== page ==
Friday, April 27, 2007

The Mâvarin Revolutions: Final Instructions, Part Four

The following takes us to about a page from the end of the scene, but not the end of the sequence. Yep, the next entry will be a cliffhanger. After that we've got the next section of the "A Fire in Mâvarin" sequence with Temet and friends. (And wait until you see who the friends are!) By the time that's in the can, maybe we can get poor King Jor to tell us all the idea he had, which for some reason I didn't write down. - KFB

The Mâvarin Revolutions

Fragments from a Work in Progress
by Karen Funk Blocher

© 2007 by KFB

King JorFinal Instructions, Part Four
(Fayubi has gone to visit the dying King, trying to get him to name a successor.)

“What would these people do, I wonder, if I called them in as you ask, and they saw you standing here?”

“They won’t see me,” Fayubi said. “Only you can see me. I’m not really here.”

“So I’m hallucinating again?” the King asked. He sounded more resigned than surprised.

“No, this is my projection. It’s an illusion of sorts, but for your eyes only.”

“Oh, one of those,” the King said wisely. “If you’re not really here, then you won’t be able to do anything to me – not that it matters – if I call in those people and endorse Carmi as king.”

“Is that your choice, Your Majesty?” It was less than ideal, but the Mâ-na-Mâ might be willing to accept Carmi, at least for now, if Jor officially endorsed him.

“Carmi is as qualified as I was, and would do an equally good job. He would maintain cordial relations with Mâton, and fill our tax coffers for the same purposes as always. He is mild-mannered and does what is expected of him, and will not lead this country into war. Does that not sound like a good king?”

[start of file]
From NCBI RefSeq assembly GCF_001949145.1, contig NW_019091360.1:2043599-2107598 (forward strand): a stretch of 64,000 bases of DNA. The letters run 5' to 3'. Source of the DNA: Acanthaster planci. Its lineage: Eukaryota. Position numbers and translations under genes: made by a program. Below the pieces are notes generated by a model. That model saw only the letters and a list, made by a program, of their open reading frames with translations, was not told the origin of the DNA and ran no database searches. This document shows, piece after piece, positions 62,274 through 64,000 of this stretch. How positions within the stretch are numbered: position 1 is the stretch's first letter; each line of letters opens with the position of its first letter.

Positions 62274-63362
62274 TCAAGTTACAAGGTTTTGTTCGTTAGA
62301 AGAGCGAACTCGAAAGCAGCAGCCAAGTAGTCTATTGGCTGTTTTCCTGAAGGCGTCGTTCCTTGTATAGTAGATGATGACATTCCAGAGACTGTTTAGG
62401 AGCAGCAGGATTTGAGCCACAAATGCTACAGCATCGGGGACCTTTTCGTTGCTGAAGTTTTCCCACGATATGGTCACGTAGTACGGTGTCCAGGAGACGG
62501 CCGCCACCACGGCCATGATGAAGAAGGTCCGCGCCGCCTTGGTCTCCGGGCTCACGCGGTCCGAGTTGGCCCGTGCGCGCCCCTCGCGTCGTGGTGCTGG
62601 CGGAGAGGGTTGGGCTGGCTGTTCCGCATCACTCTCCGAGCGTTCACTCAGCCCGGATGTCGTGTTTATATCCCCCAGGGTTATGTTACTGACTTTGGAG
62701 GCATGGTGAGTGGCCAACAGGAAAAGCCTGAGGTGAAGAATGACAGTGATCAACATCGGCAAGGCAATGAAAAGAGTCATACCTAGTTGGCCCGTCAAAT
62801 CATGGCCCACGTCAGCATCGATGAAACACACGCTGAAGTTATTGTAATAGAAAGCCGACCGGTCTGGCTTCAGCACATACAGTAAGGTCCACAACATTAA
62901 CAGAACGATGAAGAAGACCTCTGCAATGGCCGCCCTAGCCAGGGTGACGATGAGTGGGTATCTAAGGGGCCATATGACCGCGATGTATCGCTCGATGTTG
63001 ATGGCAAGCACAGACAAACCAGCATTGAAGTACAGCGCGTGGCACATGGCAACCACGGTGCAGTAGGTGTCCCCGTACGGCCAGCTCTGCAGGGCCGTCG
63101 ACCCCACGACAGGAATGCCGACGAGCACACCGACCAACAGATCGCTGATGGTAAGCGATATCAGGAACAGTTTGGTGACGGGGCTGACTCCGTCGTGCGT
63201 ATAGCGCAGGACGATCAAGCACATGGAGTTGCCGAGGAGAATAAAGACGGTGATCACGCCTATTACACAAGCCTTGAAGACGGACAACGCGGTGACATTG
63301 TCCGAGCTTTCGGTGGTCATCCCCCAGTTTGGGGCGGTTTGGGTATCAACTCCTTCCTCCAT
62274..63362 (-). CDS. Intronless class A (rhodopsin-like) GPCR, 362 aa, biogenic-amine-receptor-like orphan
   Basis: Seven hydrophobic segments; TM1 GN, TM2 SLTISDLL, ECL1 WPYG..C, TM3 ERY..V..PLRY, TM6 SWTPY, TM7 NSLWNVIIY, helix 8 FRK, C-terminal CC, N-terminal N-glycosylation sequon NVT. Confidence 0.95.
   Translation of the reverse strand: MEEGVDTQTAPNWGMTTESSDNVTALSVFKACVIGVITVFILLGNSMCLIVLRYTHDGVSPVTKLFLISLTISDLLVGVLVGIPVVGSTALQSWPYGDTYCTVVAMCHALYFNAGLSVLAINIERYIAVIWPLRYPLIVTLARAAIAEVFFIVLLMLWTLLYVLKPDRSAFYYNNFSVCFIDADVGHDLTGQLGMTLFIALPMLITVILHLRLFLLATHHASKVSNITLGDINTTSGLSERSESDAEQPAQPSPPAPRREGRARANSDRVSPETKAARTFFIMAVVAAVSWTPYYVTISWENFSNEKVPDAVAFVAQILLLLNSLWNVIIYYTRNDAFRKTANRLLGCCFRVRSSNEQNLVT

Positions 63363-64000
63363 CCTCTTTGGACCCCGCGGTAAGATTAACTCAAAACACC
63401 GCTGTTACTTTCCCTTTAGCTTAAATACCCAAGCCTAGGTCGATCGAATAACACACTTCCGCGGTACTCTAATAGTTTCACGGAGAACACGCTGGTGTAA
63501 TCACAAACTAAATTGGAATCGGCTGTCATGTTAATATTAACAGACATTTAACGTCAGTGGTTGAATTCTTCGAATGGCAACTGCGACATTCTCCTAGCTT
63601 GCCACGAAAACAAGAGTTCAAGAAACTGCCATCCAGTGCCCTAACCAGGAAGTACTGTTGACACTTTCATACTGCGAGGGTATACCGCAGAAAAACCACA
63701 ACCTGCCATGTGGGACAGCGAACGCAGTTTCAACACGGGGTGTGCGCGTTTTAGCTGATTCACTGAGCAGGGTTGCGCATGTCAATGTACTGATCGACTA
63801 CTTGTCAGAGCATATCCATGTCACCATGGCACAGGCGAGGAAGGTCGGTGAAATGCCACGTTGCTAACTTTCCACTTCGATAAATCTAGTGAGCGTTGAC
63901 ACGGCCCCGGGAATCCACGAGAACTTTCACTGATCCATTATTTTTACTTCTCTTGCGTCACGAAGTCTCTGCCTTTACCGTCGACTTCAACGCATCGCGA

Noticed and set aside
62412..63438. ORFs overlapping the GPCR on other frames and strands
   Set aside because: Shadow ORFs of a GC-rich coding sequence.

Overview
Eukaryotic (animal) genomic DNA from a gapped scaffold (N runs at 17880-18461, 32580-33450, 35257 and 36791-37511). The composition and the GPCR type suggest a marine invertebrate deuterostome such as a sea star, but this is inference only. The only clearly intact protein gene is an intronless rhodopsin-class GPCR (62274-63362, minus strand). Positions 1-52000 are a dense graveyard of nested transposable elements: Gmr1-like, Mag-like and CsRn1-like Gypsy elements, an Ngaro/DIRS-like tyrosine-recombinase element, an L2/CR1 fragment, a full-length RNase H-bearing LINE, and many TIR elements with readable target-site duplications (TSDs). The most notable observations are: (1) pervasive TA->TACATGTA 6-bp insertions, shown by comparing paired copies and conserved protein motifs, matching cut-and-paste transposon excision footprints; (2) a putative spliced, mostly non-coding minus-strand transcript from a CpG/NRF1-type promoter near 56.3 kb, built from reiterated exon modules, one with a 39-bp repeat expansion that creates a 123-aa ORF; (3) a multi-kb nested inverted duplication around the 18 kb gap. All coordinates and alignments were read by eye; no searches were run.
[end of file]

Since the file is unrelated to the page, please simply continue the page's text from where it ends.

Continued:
“With respect, I have to say no, Your Majesty.”

“I don’t think so either,” Jor said. “If I do nothing, or endorse Carmi, then he makes all the same mistakes I made, and dies young. Cathla could die even sooner. Or don’t you agree?”

“I agree completely, Your Majesty. Cathla is in danger either way, though.”

“Just so. I would save her if I could.”

“Perhaps you can.”

“We’ll see.” He lifted his head and raised his voice. “Guards! Come in here, please.” The ailing King was clearly doing his best, but the sound was weak and quavery. No guards appeared. Jor tried twice more, and shook his head sadly. “There, you see? It’s not just that people don’t listen to me. They don’t even hear me any more.”

Fayubi smiled. “Let me help you with that.” Casting a spell from a projection was a little harder than doing it while embodied, largely because of the energy loss; still, it was the best option for the present situation. The spell itself was a two step variation on one he had used many times before: tricky, but far from impossible. Fayubi closed his aura eyes, and placed Jor’s voice at the center of his mind.

“Please just speak normally while I set this up. It should only take a few minutes.”

“What do you want me to talk about?” the King asked.

“Anything you like. I have to concentrate on my ritual, so I’ll be paying more attention to your voice than your words. I won’t reply, but I will listen.”

“All right, then. As long as you’re obliged to listen, I may as well tell you something nobody else ever cared to hear. For example, I’ve always wanted a parrot for a pet. I saw one once, when we traveled to Derio and Lehic. Huge, colorful birds, they are. Beautiful! Better still, I’ve been told they can be taught to speak human words, and even understand them somewhat. The king of Derio offered me a parrot once, about sixteen years ago. I said I’d be delighted. I even picked out a name, but nobody ever gave me the bird, either then or after we returned home. Skwok, I would have called it. Isn’t that a great name for a parrot? But I think Lormarte told them not to send the bird. She’s allergic to feathers, you see. But I would have kept Skwok in his own apartment, and oh! How I wanted him! He would have listened to me, and not ask for anything in return but food and affection. And maybe freedom, but none of us have that. Not really.”